In this chapter we will examine the relationships among populations within freshwater mollusc communities. We define the term ‘community’ broadly, noting as we do that its component mollusc populations may be of such diverse ecological character that the likelihood of interactions among them may be less than the likelihood of interactions between them and other elements of the benthos. The artificiality of the concept of the freshwater mollusc community does not, however, erase its utility.
Developing a theme first opened in Chapters 2 and 3, here we review a large body of literature approaching diet and habitat from a comparative standpoint. Differences in the gut content of co-occurring gastropod species can be substantial, but this seems primarily due to differing habitat choice, rather than selective grazing. Variation in substrate preference seems central in gastropod communities, with other aspects of the local environment (especially depth) important as they impact substrate. The overlap in diet and habitat observed within bivalve communities seems great.
We next review the several studies that have applied ordination techniques to variation in species distribution within freshwater mollusc communities, and offer several original analyses. The elements of most communities seem to associate into subsets according to features of the habitat. We also find one situation where species seem to aggregate apart, and cases where little structure of any sort is apparent. Sampling scale seems to be a key to detecting interspecific pattern in distribution.
We begin this chapter with a review of the nominally abiotic factors that may contribute to the distribution of freshwater bivalves and gastropods on a regional scale. At least a dozen studies over the last 30 years have returned strong positive correlations between the abundance and/or diversity of freshwater molluscs and calcium concentration or related water quality variables. Laboratory experiments show both that calcium concentration in normal ranges can affect growth, survivorship, and fecundity, and that the various species offen differ strikingly in their calcium optima. Some workers have suggested that calcium concentration (and correlated variables) may not act on abundance in the field, however, but rather serve as a ‘filter for colonists’ only. Others have suggested that the effects of calcium on natural abundances of molluscs are real but indirect, calcium concentration influencing the abundance of food.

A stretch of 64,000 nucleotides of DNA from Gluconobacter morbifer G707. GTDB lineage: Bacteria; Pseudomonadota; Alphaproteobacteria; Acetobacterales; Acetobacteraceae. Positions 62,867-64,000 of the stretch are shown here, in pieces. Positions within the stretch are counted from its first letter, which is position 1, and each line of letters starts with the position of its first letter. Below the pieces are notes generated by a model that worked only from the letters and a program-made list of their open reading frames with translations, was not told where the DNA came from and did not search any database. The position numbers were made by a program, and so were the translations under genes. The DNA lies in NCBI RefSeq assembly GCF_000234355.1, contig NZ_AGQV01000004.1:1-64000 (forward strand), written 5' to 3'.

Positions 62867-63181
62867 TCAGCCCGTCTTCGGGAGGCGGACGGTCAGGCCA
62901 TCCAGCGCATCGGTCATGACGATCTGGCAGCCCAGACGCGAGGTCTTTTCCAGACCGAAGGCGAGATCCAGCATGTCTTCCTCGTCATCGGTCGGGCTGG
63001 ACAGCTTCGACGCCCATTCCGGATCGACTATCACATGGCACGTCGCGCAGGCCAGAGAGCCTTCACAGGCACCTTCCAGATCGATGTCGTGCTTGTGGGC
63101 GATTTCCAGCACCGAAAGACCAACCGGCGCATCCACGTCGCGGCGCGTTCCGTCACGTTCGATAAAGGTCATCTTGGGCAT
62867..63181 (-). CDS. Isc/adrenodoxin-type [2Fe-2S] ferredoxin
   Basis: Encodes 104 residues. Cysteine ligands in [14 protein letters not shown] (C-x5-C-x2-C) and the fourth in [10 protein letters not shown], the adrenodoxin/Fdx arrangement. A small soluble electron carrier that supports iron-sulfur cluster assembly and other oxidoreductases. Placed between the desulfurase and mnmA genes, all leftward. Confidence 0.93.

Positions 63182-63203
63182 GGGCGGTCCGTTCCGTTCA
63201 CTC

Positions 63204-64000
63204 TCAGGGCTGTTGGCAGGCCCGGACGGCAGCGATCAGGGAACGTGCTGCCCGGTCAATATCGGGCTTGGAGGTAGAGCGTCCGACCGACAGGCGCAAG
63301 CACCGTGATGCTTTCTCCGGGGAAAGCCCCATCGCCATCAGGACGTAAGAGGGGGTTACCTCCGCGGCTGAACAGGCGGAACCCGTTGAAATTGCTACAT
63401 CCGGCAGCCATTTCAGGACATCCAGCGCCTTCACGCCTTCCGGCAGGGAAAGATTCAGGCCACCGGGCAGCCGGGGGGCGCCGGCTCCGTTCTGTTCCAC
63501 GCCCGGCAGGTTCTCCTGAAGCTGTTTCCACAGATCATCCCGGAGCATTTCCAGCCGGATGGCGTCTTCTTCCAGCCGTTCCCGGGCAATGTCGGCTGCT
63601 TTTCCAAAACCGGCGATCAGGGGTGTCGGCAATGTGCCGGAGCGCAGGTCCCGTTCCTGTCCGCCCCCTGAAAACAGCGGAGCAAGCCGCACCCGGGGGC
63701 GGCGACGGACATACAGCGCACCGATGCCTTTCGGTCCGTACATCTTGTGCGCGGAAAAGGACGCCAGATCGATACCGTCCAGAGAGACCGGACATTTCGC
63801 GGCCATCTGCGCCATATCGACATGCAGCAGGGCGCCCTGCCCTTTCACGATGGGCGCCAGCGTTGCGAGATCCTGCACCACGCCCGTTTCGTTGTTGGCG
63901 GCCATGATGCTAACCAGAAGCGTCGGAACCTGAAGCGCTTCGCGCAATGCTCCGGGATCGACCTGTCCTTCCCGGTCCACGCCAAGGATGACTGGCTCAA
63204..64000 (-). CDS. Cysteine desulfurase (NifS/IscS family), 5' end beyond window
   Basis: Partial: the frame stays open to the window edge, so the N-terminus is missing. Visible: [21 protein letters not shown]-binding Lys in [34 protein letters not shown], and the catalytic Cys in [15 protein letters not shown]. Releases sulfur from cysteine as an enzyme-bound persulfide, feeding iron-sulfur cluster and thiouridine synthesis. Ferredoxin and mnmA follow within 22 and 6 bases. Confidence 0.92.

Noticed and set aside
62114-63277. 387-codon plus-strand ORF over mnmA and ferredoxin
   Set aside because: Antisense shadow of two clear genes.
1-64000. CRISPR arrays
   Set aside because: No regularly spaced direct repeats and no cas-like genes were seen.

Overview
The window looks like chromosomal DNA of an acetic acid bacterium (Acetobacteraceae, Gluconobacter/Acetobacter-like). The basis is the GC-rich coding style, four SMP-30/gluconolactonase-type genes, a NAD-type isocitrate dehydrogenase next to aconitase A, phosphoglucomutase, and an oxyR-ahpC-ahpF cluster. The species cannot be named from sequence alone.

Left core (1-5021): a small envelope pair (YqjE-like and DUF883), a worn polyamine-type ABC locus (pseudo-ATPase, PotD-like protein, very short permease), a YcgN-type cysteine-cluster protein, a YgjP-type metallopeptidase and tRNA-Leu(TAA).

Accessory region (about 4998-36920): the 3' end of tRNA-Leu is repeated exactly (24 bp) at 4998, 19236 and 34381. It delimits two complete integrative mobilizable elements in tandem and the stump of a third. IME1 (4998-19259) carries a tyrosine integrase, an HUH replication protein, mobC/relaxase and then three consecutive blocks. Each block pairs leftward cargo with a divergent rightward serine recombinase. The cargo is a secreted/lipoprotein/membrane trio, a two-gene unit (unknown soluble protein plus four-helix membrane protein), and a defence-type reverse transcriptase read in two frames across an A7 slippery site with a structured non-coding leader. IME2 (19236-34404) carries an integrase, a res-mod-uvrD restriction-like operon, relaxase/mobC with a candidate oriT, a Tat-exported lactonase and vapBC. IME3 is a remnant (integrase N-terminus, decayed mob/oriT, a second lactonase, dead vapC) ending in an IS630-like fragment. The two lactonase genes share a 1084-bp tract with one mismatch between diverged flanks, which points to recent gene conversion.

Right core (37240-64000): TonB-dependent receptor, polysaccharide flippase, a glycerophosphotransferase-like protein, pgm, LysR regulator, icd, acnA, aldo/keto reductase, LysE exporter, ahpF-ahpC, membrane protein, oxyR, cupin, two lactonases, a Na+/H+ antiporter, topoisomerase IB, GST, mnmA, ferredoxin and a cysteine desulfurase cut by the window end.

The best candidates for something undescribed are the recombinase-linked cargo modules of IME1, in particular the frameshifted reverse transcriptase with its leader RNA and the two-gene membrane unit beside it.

We next review a relationship with analogues throughout biology, the number of mollusc species as a power function of habitat area. About a dozen studies worldwide have returned species/area regression coefficients somewhat less than or equal to the ‘canonical’ value of 0.25. Species vary in the mean areas of the habitats they occupy, just as they vary in calcium range. And an interaction is sometimes noticeable between area and calcium in their effects on the freshwater mollusc community, such that sites with larger areas tend to have more species than might be predicted from their calcium concentrations.
The theme of this chapter is well summarized by the title of a collected volume edited by Toft and her colleagues (1991): ‘Parasite–host associations: coexistence or conflict?’. The answer to that question, over the entirety of biology, has proven quite complex. Here I examine a small, more easily tractible aspect of the problem, taking the perspective of freshwater molluscs.